The library began sharing photographs from Picture Burke with The News Herald in 2008 for readers to enjoy. A portion of the collection can be viewed online at www.morganton.com, as well as on the library’s website at www.bcpls.org. Picture Burke photos have been featured in a calendar insert to The News Herald in recent years.
The library does not distribute digital copies of the photos, but people can purchase individual Picture Burke prints from the library for $10 for an 8-by-10 print, or $5 for a 5-by-7 print.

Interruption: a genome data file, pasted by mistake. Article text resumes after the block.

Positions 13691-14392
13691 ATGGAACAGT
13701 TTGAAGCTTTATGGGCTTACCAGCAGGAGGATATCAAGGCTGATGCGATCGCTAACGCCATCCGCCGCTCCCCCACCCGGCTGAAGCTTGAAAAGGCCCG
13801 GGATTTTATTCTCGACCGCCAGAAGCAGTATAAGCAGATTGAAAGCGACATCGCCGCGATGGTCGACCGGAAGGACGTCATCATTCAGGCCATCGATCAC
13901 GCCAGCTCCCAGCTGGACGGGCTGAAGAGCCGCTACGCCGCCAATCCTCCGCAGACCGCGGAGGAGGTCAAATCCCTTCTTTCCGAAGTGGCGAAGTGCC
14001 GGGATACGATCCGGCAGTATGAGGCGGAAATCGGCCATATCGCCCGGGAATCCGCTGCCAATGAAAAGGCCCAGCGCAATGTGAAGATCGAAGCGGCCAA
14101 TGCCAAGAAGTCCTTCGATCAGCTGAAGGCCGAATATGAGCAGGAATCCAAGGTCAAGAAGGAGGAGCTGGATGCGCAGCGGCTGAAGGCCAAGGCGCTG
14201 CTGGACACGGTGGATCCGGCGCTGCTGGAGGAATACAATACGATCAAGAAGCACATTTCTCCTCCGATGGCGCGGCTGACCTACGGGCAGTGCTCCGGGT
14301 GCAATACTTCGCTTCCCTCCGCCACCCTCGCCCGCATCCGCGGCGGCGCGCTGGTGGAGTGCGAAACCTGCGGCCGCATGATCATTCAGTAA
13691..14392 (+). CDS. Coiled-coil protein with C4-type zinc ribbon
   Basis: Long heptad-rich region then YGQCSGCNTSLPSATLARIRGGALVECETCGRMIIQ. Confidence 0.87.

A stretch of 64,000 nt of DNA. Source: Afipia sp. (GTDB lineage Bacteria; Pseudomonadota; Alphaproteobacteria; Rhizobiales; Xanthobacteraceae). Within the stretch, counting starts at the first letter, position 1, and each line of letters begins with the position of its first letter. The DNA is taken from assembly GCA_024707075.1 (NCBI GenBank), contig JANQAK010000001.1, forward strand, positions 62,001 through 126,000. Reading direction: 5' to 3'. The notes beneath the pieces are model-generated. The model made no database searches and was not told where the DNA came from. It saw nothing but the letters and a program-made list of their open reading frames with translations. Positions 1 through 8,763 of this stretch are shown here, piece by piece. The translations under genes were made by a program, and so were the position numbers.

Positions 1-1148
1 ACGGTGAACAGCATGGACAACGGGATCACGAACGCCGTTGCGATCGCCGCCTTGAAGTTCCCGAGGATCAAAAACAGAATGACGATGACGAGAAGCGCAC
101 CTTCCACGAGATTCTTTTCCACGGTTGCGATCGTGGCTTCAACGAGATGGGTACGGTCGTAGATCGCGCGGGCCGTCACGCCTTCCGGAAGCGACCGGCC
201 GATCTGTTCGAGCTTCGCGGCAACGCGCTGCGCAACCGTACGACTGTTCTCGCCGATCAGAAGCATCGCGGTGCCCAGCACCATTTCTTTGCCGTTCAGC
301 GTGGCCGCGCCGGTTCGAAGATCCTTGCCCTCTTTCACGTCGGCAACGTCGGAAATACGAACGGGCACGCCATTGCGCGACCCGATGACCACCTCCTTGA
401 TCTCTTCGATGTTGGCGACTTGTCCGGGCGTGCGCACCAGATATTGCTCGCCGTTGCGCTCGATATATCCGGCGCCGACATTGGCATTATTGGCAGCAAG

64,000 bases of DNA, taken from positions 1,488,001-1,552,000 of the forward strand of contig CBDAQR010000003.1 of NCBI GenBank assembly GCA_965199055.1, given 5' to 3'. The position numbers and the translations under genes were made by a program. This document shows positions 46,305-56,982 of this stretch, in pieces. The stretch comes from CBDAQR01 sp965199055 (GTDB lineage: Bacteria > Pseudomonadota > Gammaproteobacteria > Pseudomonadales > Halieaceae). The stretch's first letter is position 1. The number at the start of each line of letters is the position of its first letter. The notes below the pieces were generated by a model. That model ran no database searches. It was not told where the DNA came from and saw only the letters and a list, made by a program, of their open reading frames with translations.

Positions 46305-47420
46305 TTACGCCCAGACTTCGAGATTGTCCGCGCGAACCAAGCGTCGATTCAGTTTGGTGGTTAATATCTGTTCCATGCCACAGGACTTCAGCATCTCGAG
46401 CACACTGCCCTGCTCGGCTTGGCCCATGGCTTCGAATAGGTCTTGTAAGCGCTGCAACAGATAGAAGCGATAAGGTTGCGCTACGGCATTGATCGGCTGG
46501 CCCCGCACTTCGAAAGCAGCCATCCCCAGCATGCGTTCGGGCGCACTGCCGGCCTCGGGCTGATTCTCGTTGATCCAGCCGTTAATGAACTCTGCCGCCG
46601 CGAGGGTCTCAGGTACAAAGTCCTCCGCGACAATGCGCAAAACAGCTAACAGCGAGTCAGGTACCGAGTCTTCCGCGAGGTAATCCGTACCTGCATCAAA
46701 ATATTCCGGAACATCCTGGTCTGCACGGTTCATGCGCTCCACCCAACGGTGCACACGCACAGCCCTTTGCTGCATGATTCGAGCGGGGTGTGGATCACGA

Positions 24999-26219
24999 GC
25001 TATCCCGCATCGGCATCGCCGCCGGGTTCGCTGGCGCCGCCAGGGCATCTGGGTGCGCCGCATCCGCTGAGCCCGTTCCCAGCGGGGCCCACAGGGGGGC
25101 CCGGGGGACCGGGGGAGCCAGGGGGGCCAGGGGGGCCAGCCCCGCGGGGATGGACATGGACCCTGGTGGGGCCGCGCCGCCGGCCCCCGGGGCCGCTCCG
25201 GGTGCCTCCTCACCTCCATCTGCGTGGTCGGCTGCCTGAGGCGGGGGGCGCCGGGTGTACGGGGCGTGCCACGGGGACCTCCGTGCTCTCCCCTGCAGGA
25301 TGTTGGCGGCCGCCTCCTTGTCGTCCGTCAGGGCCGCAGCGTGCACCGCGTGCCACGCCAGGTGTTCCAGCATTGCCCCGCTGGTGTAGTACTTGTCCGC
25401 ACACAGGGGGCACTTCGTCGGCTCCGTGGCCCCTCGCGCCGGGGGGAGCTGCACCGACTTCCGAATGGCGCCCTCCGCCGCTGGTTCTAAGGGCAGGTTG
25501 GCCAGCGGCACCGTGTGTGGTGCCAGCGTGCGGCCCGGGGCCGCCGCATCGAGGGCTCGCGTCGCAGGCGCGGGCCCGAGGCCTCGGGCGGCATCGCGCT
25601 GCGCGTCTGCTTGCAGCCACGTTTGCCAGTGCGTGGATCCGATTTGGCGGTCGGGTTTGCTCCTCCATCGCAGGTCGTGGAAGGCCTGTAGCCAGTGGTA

“We print it on photo-quality black and white paper, and it comes with a mat,” Johnston said.
Johnston shared a story about local resident Cathy Abernathy, who made a family connection through Picture Burke.
Abernathy recently requested a copy of a Picture Burke photo she saw in the photo gallery on The News Herald website, which depicted her grandparents participating in a War Bond parade in Morganton in September of 1942. Her grandparents received an award because they had four sons serving in the military in World War II at the time.
“She was so excited to see the photo, because very few photographs exist of her grandparents, due to a fire many years ago in her grandparents' home,” Johnston said.
After tracking down that photograph, Johnston found another photograph from the same parade that showed the mayor of Morganton pinning a special pin on her grandmother, acknowledging her contribution to the war effort.